Tonight, a standing room-only crowd of over 1500 people packed the gymnasium of North Point High School in my hometown of Waldorf, MD to attend a health care town hall meeting with Congressman Steny Hoyer. I’d love to be able to give you a report of what happened inside the meeting but I can’t. I didn’t actually make it inside the doors. When I arrived at 6 PM, an hour before the meeting was scheduled to start, the line to get inside was incredibly long. . . .Lots more where that came from, so read the whole thing. It got Jimmie his second Instalanche of the week. Nobody can accuse Jimmie of being an "insider" journalist.
In other words, if you didn’t get there well before 6 PM, there was a real chance you weren’t going to make it inside. I could have stood in line myself (since I didn’t get media credentials, which you’d better believe I will get next time something like this happens) or feel out the crowd and talk to some people. I opted for the latter. After all, it’s not like Steny Hoyer, the second-highest Democrat in the House of Representatives, was going to stand up there and suddenly announce that he was opposed to government-run health care. So I wandered up and down the line, talked to some folks I met along the way, and snapped a few pictures. . . .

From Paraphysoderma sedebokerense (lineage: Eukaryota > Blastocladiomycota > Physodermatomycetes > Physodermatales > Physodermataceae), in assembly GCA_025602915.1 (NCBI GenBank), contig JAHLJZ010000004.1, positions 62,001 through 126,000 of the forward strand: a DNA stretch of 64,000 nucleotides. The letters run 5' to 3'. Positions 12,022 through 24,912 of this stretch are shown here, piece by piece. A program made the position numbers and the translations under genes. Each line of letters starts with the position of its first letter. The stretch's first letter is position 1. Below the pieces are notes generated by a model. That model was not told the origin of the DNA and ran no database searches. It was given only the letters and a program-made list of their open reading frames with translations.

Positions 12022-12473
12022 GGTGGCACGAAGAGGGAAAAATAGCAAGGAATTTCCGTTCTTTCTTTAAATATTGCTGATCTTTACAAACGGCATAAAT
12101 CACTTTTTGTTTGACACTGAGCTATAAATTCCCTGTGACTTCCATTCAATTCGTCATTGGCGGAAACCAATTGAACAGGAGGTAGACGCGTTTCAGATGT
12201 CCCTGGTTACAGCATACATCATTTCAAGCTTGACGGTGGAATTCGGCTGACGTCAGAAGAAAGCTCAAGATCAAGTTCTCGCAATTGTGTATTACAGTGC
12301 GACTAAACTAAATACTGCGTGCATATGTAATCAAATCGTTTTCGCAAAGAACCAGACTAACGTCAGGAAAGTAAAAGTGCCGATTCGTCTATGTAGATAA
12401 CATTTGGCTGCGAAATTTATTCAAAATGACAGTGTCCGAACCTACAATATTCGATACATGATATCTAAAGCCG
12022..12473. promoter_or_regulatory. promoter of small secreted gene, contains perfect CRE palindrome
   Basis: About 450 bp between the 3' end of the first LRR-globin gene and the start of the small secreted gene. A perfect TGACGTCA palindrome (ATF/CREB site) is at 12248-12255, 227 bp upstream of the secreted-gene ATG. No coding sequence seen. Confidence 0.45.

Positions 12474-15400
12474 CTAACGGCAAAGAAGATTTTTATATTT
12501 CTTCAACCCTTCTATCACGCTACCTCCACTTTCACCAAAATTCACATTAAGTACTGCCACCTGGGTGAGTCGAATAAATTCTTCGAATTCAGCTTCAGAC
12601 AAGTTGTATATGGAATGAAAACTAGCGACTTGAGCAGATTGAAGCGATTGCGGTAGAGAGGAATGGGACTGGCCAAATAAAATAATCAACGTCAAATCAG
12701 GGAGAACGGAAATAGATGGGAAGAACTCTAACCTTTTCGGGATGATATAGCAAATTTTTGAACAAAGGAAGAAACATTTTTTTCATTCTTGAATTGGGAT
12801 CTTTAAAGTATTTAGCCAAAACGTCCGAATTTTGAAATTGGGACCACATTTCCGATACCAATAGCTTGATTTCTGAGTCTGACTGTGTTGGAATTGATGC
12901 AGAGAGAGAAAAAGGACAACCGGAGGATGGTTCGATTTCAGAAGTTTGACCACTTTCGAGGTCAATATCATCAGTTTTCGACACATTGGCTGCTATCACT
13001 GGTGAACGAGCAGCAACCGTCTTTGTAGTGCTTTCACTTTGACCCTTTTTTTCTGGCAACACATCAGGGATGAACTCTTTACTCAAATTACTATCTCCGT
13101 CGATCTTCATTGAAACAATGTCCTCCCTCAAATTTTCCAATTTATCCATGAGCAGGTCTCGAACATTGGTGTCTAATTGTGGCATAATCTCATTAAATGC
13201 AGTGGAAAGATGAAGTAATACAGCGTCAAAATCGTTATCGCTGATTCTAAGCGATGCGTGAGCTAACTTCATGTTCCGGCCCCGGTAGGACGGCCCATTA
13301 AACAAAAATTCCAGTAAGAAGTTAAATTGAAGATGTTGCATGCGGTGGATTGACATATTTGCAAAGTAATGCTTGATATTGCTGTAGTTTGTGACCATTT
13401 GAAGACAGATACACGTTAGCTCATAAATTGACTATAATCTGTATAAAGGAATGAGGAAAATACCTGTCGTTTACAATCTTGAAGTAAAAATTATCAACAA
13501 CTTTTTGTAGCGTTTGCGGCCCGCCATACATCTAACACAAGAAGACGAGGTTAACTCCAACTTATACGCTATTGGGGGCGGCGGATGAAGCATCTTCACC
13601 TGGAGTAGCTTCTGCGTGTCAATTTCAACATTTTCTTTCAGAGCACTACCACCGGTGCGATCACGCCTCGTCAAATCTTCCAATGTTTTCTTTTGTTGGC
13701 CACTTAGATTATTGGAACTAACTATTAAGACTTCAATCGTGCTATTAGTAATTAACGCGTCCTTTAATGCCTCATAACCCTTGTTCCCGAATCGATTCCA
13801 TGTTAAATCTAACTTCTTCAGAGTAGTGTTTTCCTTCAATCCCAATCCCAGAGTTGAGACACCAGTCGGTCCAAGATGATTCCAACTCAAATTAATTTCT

NTCNews.com rounds up the rest of the news about Steny's big event. Jimmie's resourcefulness impressed me. When you're covering a "pack journalism" event -- where multiple media are on the same story -- a basic trick is to get the story the other guys miss. Find your own angle and own that angle.
Another way to put it: Be your own Decider. As a reporter, you exercise journalistic discretion -- "news judgment," as it's called -- and if you think you've found something more newsworthy than what the pack's reporting, go for it.
Sometimes it helps to ask yourself, "What Would Hunter S. Thompson Do?" And I don't mean drink a quart of Wild Turkey, drop some blotter acid and rent a red convertible. That's strictly optional.
Thompson was brilliant about this "outsider" method of reporting. Do something different. If every clueless reporter in the country is writing about the Hell's Angels, how about riding your motorcycle to a biker bar and just hanging out with the Hell's Angels? If you're covering a presidential campaign, and every other reporter is chasing around the unbeatable front-runner, Ed Muskie, why not go check out that guy nobody's giving a chance, George McGovern?
Next week, Jimmie and I will be attending a swanky reception for the author of the Best. Book. Evah! I've told Jimmie to rent a red convertible. The Wild Turkey and blotter acid are strictly optional, Jimmie.